Portrait of Lady Pomare ; Beverley Shore Bennett; 1950; 2009.001
Portrait of Lady Pomare
Maria Pomare, wife of Sir Maui Pomare, Rongowhakaata and Te Aitanga-a-Mahaki. Community leader, was the first Māori to be a doctor.
Beverley Shore Bennett, portrait painter born in Wellington in 1928, began as a student of Betty Rhind, later continuing at Wellington Art School. In 1948, she joined the New Zealand Academy of Fine Arts, exhibiting there until 1967. Shore Bennett also went on to design stained glass, her first window was at the Holm memorial, designed and installed in 1969.
1950Medium and Materials
Oil on canvas
signed upper left, on face Beverly D Shore '50
h 710 x w 580 mm
Mildred Amelia (Mīria) Tapapa Woodnine Pōmare (nee Johnson)
Mīria Pōmare was the daughter of James Woodbine Johnson of Maraetaha, a wealthy runholder and orchardist, and Mere Hape of Rongowhakaata and Te Aitanga-ā-Māhaki. Pōmare’s parents gave her a bi-cultural education. Her mother ensured that she learnt Māori and retained contact with her tribal kin. Her father, a Cambridge graduate, ensured she had a good Pākehā education through a governess followed by study at Gisborne District High School. She developed into a forceful personality.
In January 1903 Mīria married Māui Wiremu Piti Naera Pōmare ( Ngāti Mutunga & Ngāti Toa), a medical officer, Māori health reformer and politician. Mīria assisted Māui Pōmare by playing an active role in community organisations and from 1911, working hard to further her husband’s political career. Her independent income meant that the couple could afford to build a gracious home, Hiwiroa, on 7 acres of land at Lower Hutt, with a tennis court and elaborate gardens, where they entertained in style. As Mīria’s inheritance was sufficient to meet their household needs, Māui could devote his parliamentary income to supporting his political ambitions and to fulfil his constituents expectations of hospitality and gift-giving. Māui and Mīria Pōmare had two sons and a daughter.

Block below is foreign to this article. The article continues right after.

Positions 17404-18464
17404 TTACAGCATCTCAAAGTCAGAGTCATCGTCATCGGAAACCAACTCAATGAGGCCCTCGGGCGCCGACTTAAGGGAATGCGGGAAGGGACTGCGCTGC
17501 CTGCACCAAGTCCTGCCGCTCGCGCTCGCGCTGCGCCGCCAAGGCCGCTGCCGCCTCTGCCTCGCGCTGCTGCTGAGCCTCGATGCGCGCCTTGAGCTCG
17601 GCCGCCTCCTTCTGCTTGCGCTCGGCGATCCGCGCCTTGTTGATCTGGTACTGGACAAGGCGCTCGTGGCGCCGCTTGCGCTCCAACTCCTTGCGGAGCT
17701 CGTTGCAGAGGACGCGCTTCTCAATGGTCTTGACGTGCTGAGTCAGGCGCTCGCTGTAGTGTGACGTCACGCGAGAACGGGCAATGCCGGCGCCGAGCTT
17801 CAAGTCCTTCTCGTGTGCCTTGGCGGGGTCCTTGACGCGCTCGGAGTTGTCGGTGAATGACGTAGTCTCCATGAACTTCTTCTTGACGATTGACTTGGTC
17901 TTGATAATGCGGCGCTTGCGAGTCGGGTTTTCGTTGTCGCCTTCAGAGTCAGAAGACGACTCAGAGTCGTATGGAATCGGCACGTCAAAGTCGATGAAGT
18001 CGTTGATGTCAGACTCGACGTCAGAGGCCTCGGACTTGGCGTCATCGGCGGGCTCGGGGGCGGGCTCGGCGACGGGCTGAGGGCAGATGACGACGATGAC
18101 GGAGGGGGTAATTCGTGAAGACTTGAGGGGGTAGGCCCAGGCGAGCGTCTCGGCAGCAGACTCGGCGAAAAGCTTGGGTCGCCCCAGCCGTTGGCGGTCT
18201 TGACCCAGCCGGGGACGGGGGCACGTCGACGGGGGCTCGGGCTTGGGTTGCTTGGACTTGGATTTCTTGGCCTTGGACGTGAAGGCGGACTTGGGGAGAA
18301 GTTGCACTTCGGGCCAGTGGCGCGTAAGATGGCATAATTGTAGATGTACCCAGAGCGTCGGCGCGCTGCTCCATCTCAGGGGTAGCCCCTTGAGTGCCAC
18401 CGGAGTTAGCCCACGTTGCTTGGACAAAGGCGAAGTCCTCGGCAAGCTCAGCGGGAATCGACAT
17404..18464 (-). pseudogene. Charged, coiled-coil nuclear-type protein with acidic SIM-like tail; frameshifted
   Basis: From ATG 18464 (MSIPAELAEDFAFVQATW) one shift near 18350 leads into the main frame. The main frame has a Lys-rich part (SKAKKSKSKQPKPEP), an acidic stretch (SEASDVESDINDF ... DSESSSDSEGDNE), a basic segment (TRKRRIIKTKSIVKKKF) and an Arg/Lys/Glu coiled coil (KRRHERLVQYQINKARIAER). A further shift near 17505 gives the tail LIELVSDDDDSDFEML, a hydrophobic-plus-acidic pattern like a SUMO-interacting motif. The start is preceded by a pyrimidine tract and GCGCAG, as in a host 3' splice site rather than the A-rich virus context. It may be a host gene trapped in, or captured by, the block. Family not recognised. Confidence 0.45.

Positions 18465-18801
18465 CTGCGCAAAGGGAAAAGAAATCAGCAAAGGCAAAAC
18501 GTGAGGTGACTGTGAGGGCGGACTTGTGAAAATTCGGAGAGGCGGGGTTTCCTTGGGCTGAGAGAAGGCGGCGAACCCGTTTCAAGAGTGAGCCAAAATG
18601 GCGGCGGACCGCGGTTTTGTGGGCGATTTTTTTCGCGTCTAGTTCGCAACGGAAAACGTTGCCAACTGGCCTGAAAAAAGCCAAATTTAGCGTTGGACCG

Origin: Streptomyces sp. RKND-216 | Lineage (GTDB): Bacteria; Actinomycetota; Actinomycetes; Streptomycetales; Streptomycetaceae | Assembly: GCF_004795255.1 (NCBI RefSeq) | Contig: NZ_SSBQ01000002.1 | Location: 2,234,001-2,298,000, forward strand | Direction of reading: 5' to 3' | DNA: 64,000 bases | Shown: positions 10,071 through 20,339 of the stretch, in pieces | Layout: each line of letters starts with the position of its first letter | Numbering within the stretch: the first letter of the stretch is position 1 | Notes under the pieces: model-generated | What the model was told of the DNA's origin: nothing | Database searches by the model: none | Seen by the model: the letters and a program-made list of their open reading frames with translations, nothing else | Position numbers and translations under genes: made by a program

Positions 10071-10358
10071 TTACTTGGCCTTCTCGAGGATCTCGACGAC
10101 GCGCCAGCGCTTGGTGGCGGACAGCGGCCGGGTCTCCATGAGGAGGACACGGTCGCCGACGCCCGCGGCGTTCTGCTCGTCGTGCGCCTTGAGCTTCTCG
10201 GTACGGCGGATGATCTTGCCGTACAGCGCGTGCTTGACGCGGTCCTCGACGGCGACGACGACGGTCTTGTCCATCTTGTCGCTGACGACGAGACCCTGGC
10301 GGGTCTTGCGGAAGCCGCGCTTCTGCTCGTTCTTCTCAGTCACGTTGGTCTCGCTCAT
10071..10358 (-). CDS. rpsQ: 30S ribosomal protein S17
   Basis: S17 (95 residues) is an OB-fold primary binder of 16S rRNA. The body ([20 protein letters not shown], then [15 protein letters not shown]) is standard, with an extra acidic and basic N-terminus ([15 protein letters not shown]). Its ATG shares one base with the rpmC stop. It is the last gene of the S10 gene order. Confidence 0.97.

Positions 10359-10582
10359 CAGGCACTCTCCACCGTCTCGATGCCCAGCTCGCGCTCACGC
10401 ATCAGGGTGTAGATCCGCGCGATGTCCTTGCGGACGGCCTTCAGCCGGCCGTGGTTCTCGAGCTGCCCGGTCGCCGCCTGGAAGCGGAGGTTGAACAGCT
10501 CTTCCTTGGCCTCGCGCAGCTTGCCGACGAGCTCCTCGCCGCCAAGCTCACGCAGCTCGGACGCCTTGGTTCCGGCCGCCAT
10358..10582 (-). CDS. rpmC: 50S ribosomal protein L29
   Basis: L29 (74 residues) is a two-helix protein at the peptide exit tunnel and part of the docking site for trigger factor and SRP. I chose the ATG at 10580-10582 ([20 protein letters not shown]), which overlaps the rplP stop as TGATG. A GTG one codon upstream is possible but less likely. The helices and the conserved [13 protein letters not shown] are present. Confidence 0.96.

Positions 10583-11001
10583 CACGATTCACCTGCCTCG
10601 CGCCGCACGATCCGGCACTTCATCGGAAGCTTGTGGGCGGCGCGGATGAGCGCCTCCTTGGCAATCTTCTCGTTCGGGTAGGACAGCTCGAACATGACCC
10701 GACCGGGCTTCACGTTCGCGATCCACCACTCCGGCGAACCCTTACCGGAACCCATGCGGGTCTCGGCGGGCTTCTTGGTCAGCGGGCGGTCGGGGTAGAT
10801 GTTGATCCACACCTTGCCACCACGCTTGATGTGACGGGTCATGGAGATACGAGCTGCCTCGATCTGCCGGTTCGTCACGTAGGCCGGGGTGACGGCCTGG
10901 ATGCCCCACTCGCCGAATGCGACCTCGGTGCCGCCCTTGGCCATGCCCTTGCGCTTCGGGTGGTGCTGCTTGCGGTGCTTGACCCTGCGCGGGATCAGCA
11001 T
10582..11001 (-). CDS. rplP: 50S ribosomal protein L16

During the First World War Mīria Pōmare threw herself into patriotic war work, and, with Lady Liverpool, formed the Māori Soldiers’ Fund, which raised funds for the preparation of food parcels, which were sent to Māori soldiers and Rarotongans in France and Egypt. In 1917 the committee packed 100 parcels containing food, (including mutton birds) and knitted items. Her committee also organised street stalls to raise funds for the Red Cross and Red Jersey appeals.
When Māui Pōmare died in June 1930, Mīria Pōmare remained active in welfare and community organisations until her death at Lower Hutt in 1971.
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